Explainer: Federal Government Maintains Emphasizes on Lowest Price
Heberto Limas-Villers - NDIA Junior Policy Fellow, Harvard Kennedy School
In the past 14 months, both the Department of Defense (DoD) and adjacent civilian agencies have spent more than $34 billion on more than 124,000 contracts awarded though lowest price technically acceptable (LPTA) selection procedures. The total LPTA contracts represents 5.3% of total contract spending for the past 14 months. This expenditure comes after the government began reporting data last June as required by the 2019 National Defense Authorization Act for the DoD. Civilian agencies are also subject to LPTA restrictions through a rule change by the Federal Acquisition Regulation Council last February.
LPTA selection is an acquisition strategy where the agencies emphasize cost instead of other value drivers like quality, reputation of the firm, technical expertise, and other efficiencies. Proponents argue that LPTA is best used when there are minimal benefits for a project to exceed standards allowing the agency to pursue cost savings and acquisition can be accelerated using this method. There are instances where LPTA would be best suited for situations in which contract requirements are well defined, simple, or reoccurring, a low risk for poor performance, little development work to be completed, and no appreciable value to DoD for performance exceeding the technical requirements. This method can be very useful for defense acquisitions, particularly given it can help the agencies meet their goals of reducing acquisition costs as required by the 2010 Better Buying Power memo as well as maximizing constrained budgets.
However, federal agencies have come under criticism for excessively using the LPTA method. The main concerns with the LPTA method is that it can minimize innovation and hamstring agencies that could benefit from trading cost considerations for technically superior capabilities. It also can reduce competition, given that LPTA signals to prospective contractors that the contract will have minimal profitability, and can even raise costs on the long run as the government becomes dependent on a few contractors with little gains in efficiency.
Alternatively, the business community also criticized the usage of LPTA in purchasing safety-related items given that emphasizing costs can place lives at risk. One such example could possibly be purchasing IT and communications technologies, as using LPTA for component purchases upends standard business strategies. This purchase can not only upend current business practices, it can also risk critical systems into being compromised by inferior quality of goods and/or services harming our national security even further to save pennies on the dollar. Because of such concerns, Congress has moved to restrict LPTA for defense acquisitions, before being expanded to civilian agencies.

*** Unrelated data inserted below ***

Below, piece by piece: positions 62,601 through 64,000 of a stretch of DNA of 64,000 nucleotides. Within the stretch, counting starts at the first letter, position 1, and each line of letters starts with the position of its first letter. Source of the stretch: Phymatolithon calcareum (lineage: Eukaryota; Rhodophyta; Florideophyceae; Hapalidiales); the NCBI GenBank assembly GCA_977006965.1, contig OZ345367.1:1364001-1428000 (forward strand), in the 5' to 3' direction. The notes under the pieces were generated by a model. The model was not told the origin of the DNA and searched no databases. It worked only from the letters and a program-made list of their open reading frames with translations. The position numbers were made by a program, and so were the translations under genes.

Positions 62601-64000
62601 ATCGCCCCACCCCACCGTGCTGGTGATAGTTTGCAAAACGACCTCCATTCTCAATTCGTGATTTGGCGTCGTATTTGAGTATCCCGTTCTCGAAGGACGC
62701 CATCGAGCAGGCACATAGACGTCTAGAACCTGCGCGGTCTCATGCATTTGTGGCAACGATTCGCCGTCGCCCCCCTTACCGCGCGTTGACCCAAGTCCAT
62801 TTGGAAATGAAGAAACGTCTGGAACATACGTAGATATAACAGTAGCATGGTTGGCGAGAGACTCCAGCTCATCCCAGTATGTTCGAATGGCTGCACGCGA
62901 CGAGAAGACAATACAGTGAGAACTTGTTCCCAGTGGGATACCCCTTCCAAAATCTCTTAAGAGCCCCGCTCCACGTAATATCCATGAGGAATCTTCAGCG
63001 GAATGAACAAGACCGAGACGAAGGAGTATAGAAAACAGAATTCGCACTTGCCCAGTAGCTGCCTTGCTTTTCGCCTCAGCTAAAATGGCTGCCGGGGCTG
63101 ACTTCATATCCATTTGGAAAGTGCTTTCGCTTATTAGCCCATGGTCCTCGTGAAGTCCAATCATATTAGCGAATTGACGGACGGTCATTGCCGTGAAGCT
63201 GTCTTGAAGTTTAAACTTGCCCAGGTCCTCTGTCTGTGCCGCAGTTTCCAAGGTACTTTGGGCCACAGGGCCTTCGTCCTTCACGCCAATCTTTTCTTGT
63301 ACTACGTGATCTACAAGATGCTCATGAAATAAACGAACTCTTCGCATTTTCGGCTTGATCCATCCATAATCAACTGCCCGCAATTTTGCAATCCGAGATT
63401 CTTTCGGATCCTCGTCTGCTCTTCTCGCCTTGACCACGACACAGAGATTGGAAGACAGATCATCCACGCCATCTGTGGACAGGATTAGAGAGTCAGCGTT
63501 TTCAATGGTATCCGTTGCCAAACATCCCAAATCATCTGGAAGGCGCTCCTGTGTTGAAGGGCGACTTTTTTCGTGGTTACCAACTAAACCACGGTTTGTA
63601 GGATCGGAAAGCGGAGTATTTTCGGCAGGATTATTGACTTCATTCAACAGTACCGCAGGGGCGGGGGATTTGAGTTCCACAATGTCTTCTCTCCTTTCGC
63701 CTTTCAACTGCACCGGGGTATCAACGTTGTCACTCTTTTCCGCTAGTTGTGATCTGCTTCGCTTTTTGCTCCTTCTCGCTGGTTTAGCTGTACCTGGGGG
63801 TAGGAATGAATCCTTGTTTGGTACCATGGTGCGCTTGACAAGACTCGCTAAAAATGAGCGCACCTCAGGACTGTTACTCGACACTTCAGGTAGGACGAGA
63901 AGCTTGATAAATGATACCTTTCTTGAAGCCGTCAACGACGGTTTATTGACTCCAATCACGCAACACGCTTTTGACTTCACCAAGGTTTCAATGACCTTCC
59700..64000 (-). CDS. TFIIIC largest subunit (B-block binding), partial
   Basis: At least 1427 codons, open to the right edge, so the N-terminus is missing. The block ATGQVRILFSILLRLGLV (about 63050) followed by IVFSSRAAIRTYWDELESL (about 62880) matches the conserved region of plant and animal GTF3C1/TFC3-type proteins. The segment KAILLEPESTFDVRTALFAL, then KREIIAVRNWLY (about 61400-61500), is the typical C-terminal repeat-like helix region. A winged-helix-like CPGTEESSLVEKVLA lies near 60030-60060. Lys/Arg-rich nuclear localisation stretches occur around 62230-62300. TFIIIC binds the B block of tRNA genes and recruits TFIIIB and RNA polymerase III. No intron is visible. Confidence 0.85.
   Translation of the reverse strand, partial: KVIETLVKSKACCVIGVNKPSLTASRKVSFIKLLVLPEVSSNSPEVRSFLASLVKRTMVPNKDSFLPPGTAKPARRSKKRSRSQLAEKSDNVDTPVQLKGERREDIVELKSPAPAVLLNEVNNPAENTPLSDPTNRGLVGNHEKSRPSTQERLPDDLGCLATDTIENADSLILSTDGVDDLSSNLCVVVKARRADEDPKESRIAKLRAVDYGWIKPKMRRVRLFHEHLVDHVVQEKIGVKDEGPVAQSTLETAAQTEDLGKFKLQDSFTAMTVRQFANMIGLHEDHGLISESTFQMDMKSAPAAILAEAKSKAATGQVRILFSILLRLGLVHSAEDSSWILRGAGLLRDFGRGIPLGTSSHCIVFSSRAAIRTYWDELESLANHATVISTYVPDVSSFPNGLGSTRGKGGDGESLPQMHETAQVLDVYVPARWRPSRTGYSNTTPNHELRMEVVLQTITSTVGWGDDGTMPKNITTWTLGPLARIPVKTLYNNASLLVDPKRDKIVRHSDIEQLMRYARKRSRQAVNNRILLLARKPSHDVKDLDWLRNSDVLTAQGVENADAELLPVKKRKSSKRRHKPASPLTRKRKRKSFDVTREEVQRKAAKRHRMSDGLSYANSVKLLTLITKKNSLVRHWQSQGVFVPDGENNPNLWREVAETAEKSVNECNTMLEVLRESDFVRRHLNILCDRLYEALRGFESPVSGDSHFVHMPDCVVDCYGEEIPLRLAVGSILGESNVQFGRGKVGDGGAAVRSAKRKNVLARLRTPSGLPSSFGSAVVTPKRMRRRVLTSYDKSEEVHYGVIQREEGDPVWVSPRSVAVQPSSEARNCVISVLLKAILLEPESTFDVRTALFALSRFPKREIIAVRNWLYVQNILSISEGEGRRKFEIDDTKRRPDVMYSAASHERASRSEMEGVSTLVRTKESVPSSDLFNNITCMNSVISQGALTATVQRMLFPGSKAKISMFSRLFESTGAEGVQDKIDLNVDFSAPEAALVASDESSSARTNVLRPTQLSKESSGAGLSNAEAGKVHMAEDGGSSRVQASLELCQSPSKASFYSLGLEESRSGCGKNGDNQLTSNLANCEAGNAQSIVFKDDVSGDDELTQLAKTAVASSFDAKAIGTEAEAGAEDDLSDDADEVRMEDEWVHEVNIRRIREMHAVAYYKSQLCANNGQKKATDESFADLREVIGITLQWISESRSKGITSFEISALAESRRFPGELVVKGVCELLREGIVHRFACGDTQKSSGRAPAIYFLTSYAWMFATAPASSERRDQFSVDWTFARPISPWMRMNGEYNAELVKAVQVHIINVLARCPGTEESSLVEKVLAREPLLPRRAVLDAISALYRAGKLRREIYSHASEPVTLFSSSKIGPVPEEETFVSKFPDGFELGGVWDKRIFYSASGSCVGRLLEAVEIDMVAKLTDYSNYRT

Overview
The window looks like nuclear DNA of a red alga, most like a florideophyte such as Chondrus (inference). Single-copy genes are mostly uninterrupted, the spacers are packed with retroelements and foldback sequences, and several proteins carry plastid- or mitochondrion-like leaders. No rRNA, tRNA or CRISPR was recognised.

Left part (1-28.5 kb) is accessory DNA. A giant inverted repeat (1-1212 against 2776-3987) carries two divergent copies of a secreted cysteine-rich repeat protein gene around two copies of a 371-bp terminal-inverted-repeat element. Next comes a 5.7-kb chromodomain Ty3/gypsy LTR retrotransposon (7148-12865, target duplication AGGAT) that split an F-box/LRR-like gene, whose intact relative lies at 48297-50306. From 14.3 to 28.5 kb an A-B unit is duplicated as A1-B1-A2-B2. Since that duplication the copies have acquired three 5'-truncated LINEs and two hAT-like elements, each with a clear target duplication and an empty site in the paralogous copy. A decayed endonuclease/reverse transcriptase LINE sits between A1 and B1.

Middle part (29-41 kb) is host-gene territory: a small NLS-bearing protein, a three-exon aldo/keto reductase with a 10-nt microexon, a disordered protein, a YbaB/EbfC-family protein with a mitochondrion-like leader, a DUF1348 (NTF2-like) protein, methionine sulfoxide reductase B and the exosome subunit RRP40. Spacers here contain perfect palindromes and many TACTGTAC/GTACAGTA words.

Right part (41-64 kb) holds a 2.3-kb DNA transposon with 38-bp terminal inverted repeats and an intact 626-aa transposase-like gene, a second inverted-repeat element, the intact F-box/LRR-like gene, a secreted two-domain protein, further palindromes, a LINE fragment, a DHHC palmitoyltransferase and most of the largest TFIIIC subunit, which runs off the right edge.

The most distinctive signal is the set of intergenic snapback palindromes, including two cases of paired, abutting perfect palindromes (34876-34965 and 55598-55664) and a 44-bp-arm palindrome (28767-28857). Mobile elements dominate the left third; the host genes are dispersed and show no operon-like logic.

To use LPTA, an agency must provide clear descriptions and standards to measure minimum requirements and document its justification for using the mechanism. There is little data to indicate whether LPTA usage has declined though Bloomberg Government indicates that LPTA remains widely used in defense and civilian acquisition. Leading markets for LPTA acquisition include facilities and construction ($8.5 billion), IT ($7.3 billion), clothing, textiles, and subsistence ($4.4 billion) and industrial products ($3.8 billion). Four of the five largest spenders on LPTA acquisitions are within the DoD ($16.4bn total), with the Department of Agriculture’s Undersecretary for Marketing being the largest civilian user ($3.2bn).
LPTA usage has been an issue as Congress previously mandated further guidelines on LPTA bidding within the 2017 NDAA, though the Government Accountability Office (GAO) found that DoD moved slowly to revise their guidelines. DoD initially struggled with two criteria from Congress: the goods being purchased are predominantly expendable in nature, nontechnical, or have a short life expectancy or shelf life; and the lowest price reflects full life-cycle costs, including for operations and support. However, the DoD clarified these guidelines by the end of Fiscal Year 2019, in line with the 2019 NDAA LPTA requirements.